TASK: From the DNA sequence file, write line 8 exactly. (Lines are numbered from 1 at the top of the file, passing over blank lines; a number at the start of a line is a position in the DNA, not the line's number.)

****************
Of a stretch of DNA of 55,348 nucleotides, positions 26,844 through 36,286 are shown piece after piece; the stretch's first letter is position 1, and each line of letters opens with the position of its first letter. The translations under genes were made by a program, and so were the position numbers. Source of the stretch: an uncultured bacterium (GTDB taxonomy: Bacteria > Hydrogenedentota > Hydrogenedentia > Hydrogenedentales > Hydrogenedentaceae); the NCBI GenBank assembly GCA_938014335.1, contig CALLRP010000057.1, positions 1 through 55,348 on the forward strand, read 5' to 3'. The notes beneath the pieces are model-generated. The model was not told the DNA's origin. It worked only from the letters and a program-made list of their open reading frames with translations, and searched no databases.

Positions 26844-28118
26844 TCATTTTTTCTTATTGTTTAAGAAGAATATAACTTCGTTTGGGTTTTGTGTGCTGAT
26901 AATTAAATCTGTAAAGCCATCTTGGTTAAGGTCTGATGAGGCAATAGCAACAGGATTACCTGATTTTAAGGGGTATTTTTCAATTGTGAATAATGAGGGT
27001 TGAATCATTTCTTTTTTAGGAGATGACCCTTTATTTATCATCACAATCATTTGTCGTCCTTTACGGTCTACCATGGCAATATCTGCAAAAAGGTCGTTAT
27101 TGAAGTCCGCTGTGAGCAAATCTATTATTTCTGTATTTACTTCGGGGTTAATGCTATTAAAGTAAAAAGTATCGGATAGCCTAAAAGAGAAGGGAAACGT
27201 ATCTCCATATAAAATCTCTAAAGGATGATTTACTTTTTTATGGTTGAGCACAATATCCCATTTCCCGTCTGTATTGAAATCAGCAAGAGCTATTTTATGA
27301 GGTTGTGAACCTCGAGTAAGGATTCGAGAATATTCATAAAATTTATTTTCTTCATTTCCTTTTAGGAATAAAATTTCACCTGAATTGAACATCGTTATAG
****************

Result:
27301 GGTTGTGAACCTCGAGTAAGGATTCGAGAATATTCATAAAATTTATTTTCTTCATTTCCTTTTAGGAATAAAATTTCACCTGAATTGAACATCGTTATAG